Microsoft and Azyxxi: What does it mean to our industry?

So what does the announcement of Microsoft's acquisition of Azyxxi mean to the healthcare industry?  In my opinion, it is an important first step in a journey that will produce huge benefits for clinicians and patients.  First and foremost, it signals an important change in strategy for our company.  I'll let you read the article in the New York Times for more on that.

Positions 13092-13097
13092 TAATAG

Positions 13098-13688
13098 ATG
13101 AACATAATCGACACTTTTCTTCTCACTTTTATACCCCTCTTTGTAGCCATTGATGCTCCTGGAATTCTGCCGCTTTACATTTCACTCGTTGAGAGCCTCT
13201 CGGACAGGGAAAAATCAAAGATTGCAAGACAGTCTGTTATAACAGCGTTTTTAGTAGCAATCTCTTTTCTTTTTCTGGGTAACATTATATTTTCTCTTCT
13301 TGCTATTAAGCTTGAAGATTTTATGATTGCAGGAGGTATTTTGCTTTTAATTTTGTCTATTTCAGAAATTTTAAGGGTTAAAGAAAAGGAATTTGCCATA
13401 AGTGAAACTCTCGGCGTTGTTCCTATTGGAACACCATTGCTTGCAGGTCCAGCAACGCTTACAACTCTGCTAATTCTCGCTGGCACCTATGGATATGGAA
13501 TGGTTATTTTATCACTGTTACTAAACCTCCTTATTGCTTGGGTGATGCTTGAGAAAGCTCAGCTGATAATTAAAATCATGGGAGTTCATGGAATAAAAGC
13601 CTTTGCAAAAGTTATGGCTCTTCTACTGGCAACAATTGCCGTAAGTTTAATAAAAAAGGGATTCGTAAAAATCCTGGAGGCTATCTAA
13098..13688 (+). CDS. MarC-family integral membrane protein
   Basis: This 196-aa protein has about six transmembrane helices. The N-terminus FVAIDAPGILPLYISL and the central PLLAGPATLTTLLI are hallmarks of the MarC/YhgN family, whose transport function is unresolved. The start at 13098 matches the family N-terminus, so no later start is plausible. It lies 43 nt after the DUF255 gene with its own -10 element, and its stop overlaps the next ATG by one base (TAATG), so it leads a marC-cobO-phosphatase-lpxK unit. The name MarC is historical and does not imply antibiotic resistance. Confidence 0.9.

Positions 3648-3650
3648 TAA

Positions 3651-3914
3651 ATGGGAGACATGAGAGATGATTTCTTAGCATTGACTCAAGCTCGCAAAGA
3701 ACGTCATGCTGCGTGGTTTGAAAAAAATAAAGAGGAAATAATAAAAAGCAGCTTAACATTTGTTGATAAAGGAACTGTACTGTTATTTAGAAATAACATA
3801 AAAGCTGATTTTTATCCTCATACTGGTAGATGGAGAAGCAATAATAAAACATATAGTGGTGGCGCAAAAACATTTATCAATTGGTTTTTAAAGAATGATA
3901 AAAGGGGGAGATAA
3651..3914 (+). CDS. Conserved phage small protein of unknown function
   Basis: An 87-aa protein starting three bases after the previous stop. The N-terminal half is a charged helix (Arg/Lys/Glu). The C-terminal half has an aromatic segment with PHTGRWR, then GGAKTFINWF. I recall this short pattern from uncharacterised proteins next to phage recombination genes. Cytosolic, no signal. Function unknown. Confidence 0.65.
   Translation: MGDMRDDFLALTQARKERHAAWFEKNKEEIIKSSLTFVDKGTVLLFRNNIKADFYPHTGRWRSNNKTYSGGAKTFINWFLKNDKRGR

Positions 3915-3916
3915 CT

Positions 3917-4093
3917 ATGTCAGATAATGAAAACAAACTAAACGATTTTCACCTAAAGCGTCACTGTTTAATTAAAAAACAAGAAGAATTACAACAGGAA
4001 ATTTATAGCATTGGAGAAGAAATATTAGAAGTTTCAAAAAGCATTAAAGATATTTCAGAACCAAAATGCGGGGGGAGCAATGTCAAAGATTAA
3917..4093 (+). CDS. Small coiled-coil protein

More importantly, I believe it takes healthcare information technology and those who build solutions for the industry in a whole new direction.  If you've followed my Blog and some of the articles I have written, you've seen my rants on the clinical systems commonly in use today.  You've read why I believe we must evolve to a more common user interface that is so intuitive; clinicians need little or no training to use it.  Community doctors move from hospital to hospital.  Nurses move around as well.  We are becoming increasingly mobile and we need solutions that work no matter where we are or what device we are using.  We cannot expect healthcare professionals to change the way they work depending on the particular hospital they are visiting, or for that matter, the state, region or country they are practicing in.  It is difficult enough to do patient care without having to learn a dozen different ways to do the work-flow depending on what clinical information system or systems are in use.  Think of the analogy of driving a car.  You may need a little time to familiarize yourself with the controls for a given make and model and then adjust for regional variations by country (traffic signs or what side of the road to drive on) but once you know how to drive a car, you can generally jump in and start driving it no matter where in the world you are.